Things to do in Bohol Island
Here we’ll count down the most interesting things to do in Bohol and sights you’ll see, less than an hour’s plane ride from the Philippine capital Manila. Visitors can reach Bohol via Tagbilaran Airport, then take a tricycle, hotel airport transfer, or hired car to any of the destinations in this list.
Check out the Chocolate Hills
Seen from atop the main viewing deck in Carmen town, the Chocolate Hills look absolutely unnatural: a series of giant grass-covered dome-shaped mounds stretching as far as the eye can see. These hills – about 1,200 in all – are distributed over 18 square miles of Bohol’s land; the grass cover on the hills dries up and browns in summer, giving the Chocolate Hills their name.
The main tourist complex from which to best view the Chocolate Hills can be found in Carmen town, where a restaurant, resort, and view deck have been built on two of the area’s highest hills. You’ll need to climb about 214 steps up from the driveway to the top of the main observation deck (pictured above), but the view is worth the long, hard slog.
Explore Panglao Island’s Diving Spots
Only a few minutes’ speedboat rides from Panglao Island stands between you and the excellent diving to be had around the island. A sanctuary just five minutes from scenic Alona Beach delivers a wall with a wealth of small fish, nudibranchs, and anemone. Doljo Beach gives you an eyeful of huge gorgonians and sponges, and the Balicasag marine sanctuary presents an overwhelming variety of sea life, all year round.
Wander Around Mysterious Lamanoc Island
The town of Anda, Bohol is as far from civilization as you can get – it’s so distant, cell phone coverage only sporadically touches a single point on a local hilltop. This distant hamlet is the jumping-off point for a “mystical” tour of Lamanoc Island, an uninhabited limestone outcrop that is rumored to be haunted by spirits.
Getting to Lamanoc Island involves sailing aboard a small outrigger canoe (pictured above). Getting through the tourist trail around the island involves plenty of climbing steep stairs and walking on slippery limestone; as you proceed, the local guide will tell you about the prehistoric relics found in the island’s caves, the shamanistic rites performed here by local witch doctors, and the legends associated with the town.
Beyond Lamanoc Island, Anda and its challenging terrain have also become the setting for the Timex 226 Bohol Triathlon.
Cruise Along Bohol’s Rivers
Bohol’s river cruises allow visitors to venture deep into the countryside and see how ordinary people live in the inner towns. Cruises along the Loboc River are popular for the scenery (the calm, clean river is an absolutely relaxing sight) and the floating riverside restaurants.
Another river cruise with a more cultural bent kicks off at Cortes town, where guests can ride a local boat called a “bandong” down the Abatan River, visiting the towns of Maribojoc, Antequera, Balilihan, and Catigbian along the way, and ending at a waterfall (Kawasan Falls, pictured above).
The guides will explain the history of the river and the significance of the structures. At each stop, the town’s “cultural collectives” will perform native dances for your entertainment and serve local delicacies.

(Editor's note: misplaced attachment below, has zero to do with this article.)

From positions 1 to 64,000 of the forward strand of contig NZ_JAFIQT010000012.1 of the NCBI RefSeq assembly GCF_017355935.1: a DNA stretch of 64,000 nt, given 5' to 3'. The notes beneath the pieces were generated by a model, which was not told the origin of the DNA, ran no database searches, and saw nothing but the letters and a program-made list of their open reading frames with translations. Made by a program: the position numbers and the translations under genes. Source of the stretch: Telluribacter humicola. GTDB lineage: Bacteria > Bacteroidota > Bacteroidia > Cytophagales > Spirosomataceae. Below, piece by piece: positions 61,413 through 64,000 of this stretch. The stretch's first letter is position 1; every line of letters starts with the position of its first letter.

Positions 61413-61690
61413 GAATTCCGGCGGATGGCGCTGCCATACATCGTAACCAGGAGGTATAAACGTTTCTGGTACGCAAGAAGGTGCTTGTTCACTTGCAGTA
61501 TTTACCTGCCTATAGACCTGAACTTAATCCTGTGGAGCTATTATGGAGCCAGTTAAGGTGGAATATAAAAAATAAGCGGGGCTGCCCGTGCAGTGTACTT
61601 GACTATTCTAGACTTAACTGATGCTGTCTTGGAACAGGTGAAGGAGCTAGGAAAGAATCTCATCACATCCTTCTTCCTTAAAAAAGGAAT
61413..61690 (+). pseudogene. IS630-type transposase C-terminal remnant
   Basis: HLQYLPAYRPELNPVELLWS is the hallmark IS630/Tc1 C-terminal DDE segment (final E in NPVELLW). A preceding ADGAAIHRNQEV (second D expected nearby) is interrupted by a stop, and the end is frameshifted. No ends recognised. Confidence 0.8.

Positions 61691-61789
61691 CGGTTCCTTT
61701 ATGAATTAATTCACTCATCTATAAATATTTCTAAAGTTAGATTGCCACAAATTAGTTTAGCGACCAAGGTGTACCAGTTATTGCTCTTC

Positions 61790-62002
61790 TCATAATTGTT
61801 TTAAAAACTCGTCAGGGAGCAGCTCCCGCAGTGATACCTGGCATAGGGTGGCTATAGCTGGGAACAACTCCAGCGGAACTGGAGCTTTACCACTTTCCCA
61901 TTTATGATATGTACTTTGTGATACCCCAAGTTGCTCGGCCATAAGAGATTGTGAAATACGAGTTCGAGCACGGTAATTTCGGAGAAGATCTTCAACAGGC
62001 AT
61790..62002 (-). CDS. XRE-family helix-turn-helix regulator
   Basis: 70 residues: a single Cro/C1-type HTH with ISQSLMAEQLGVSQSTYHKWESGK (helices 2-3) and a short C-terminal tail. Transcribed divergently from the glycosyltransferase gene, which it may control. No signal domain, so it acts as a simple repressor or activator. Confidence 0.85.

Get Your Adrenaline High at Eco Adventure Tour (EAT) Danao
This adventure center straddles a canyon carved into the limestone by the Wahig River. This gaping maw in the earth provides the setting for much of the fun: from the Skyride’s tame cable car traversing the gap, to the more adventurous “Suislide” (pun on “suicide”, get it?), a two-way zip line across the ravine, to the even more death-defying “the Plunge” that drops you off of a platform with only a bungee cord keeping you from hitting the rocks below.
The local terrain offers plenty of other adventures, too: guests can go trekking through the canyon (which used to be the hideout of a Filipino revolutionary in the 19th century); go kayaking or tubing right on the Wahig river, or climb up one of the canyon walls. Getting to EAT Danao is difficult without a rented car, though.
Make a Pilgrimage to Baclayon Church
The Baclayon Church (officially the “Church of Our Lady of the Immaculate Conception”) is regarded as the second-oldest church in the Philippines; only the San Agustin Church in Intramuros is older. Symbolizing Catholicism’s influence in the island, the Baclayon Church was built from corals bound together by mortar mixed from eggwhite.
Inside the vast, dark interior of Baclayon Church, all eyes are drawn to the gilded retablo behind the altar, a baroque confection bedecked with backlit icons. Walk to the back of the church and you’ll find carroza, or carriages for religious processions; some walls and part of the floors are engraved with the names of devotees presumably buried under the tiles.
The Baclayon parish museum is particularly interesting, as the church has been quite assiduous in preserving religious mementos since the parish’s founding. Among the relics, you’ll find at the museum are ivory icons of Jesus and Mary; relics of Jesuit saints; church music written on sheepskin; priestly vestments; and religious artwork. Photography is not allowed in the museum.
Meet Bohol’s Mascot, the Tarsier
These tiny giant-eyed primates are no larger than a child’s fist and can be found around Bohol if you know where to look. The tarsiers are well-adapted to a nocturnal life: their massive eyes (relative to their skulls) can see very well in the dark, and its large, mobile ears can swivel to better hear their prey.
To meet a tarsier face to face, visit the Rio Verde Tarsier Place at Barangay Agape in Loay Town. The place combines a restaurant, tarsier-themed souvenir shop, and tarsier enclosure where guests can see tarsiers up close.
Rio Verde’s enclosure is not very pleasant for tarsiers, though; if you want to see more tarsiers visit the Philippine Tarsier Sanctuary instead, in Corella town.
Original Article here